Home > Articles > Operating Systems, Server > Linux/UNIX/Open Source

Rsyncing to New Heights in Linux Lore

  • Print
  • + Share This
  • 💬 Discuss
Like this article? We recommend

Like this article? We recommend

Need to transfer large files? Open source guru John Tränkenschuh explains why rsync is the wonder tool of the Internet and why it's better than FTP.

After working with Cygwin, you may decide to run a dedicated Linux partition. Many distributions exist out there, and it’s tough to make a decision. One very interesting distribution is called White Box Linux, available at http://www.whiteboxlinux.org. It is descended from RedHat Linux products but has some unique features, like a new installation procedure.

There is a problem, though. The website provides four CD ISO images for your download. But that is harder than you might think. You really, really want to try out a new Linux distribution, but it simply won’t download well. That happened to me. The download starts well and then gets radically slower. White Box Linux has a site as speedy as any other; no, the problem is on my end. My satellite vendor really cranks down on the bandwidth once 100MB or so is downloaded. Then it offers a small ray of hope: Use a Download Manager.

Download Manager? Oh yes, there are many, and they are free. However, the last free Download Manager I got for my Windows system set off adware and spyware alarms. Also, those tools work with FTP. Everyone seems to hit sites with FTP or browser downloads. I want an edge—a way to connect that’s unique. I want something that will quickly determine the best way to resume transferring a file. After all, I’ll be downloading nearly 3GB of data in four large files.

And that’s when it hit me like a load of bricks dropped from an overpass: Cygwin allows me to use Open Source tools. I resolved to try downloading my CD images via rsync and my Cygwin environment. I will really put my Cygwin environment to good use. So what is rsync and why is it better than FTP?

Rsync is the wonder tool of the Internet for planned file transfer. It can send only the changes made to a file, saving you the time lost retransmitting existing file content. It can replicate entire directory trees recursively. It can send files with on-demand file compression. This is excellent if you must copy large files with little bandwidth. Want security? It works well within ssh tunnels, allowing you to securely automate with digital keys versus passwords.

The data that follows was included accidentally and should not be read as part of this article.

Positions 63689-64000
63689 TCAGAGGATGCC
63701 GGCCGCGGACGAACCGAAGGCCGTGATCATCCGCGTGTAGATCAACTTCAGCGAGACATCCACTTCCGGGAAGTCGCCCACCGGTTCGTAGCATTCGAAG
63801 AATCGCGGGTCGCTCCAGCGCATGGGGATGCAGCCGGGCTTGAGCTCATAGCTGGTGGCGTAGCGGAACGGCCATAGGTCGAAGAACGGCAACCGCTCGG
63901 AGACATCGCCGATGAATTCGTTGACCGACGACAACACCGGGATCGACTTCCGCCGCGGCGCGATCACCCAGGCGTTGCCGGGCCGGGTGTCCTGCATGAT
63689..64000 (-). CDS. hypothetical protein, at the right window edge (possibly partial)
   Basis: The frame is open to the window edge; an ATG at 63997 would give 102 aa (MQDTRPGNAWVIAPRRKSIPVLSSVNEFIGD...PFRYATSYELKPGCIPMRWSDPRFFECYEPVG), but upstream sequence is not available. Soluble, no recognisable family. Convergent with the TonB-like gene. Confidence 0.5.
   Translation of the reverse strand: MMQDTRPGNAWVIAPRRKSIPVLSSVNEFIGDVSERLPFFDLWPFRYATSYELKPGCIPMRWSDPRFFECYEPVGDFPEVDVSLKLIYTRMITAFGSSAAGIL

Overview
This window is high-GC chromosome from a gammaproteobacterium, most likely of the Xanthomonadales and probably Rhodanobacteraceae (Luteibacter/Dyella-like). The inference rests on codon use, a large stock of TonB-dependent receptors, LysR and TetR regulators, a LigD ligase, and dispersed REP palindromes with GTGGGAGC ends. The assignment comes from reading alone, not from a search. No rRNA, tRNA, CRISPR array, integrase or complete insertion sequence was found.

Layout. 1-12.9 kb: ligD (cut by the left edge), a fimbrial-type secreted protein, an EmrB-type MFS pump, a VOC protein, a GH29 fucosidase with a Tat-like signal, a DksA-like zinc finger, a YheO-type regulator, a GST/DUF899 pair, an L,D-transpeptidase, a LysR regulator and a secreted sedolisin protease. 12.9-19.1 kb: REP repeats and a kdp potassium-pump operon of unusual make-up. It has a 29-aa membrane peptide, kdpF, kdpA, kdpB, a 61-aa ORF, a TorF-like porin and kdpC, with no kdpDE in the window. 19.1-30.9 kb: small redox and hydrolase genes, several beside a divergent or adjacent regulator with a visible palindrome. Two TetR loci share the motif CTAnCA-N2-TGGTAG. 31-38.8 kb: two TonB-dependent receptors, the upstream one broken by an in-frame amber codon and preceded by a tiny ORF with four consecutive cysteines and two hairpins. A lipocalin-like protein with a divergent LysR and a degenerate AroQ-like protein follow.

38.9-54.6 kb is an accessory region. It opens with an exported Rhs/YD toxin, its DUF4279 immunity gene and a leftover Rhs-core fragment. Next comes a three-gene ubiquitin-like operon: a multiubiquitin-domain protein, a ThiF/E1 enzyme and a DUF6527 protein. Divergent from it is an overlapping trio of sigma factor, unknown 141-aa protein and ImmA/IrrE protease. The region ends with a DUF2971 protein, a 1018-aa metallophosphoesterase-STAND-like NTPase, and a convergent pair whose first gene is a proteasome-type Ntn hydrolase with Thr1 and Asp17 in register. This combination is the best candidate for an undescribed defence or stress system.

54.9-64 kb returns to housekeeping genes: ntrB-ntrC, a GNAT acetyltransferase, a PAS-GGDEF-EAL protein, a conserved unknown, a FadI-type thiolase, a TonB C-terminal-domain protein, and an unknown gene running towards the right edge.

Because of these and other benefits to the server administrator, many Open Source repositories offer anonymous rsync reads. This is good for you. You can be one of the few rsync users among all those FTP users. That gives you a less busy connection to the server.

This article offers information on rsync when using your Cygwin system. It empowers you from restrictive file transfer managers that may come with hidden backdoors and track your moves. The article even shows off Linux and Cygwin power. To make this work, you need the ability to:

  • Use the Cygwin command line well. Specifically, you must know how to navigate file systems using relative and absolute file paths.
  • Plan where you want to place your retrieved files.
  • Type long commands and command recall reliably.
  • Know a great tool when you see one.

Let’s begin with the basics. Where do you get good information on rsync? You might point your browser to http://rsync.samba.org. While there, download a few of the documents. Specifically, you should visit http://rsync.samba.org/documentation.html and http://rsync.samba.org/examples.html.

Now that you have some background on rsync, let’s begin a transfer from White Box Linux. This article helps you accomplish the following steps:

  1. Ensure adequate storage space.
  2. Create and then navigate to the storage directory.
  3. Experiment with rsync and many of its common switches.

It is really that simple to get the goods you need—without using suspect download managers and FTP.

Got Storage?

I’ve known several people who ran into system problems as their disk free space got low. Windows ’swap’ storage space isn’t a separate partition, and when swap gets low, Windows has problems. I’ve seen print jobs with illustrations that take megabytes of temporary storage. In short, you need 3GB of storage to maintain storage capacity for swap as well. If you have only 3.5GB of free space left, maybe using your machine during the download, you may face system lockups. Ensure plenty of free space and maybe run Disk Defrag so that the new big files are stored efficiently. Maybe buy a cheap external disk drive that interfaces via something fast, like FireWire and USB 2. Once this is done, you’re ready to build your storage depot.

  • + Share This
  • 🔖 Save To Your Account

Discussions

comments powered by Disqus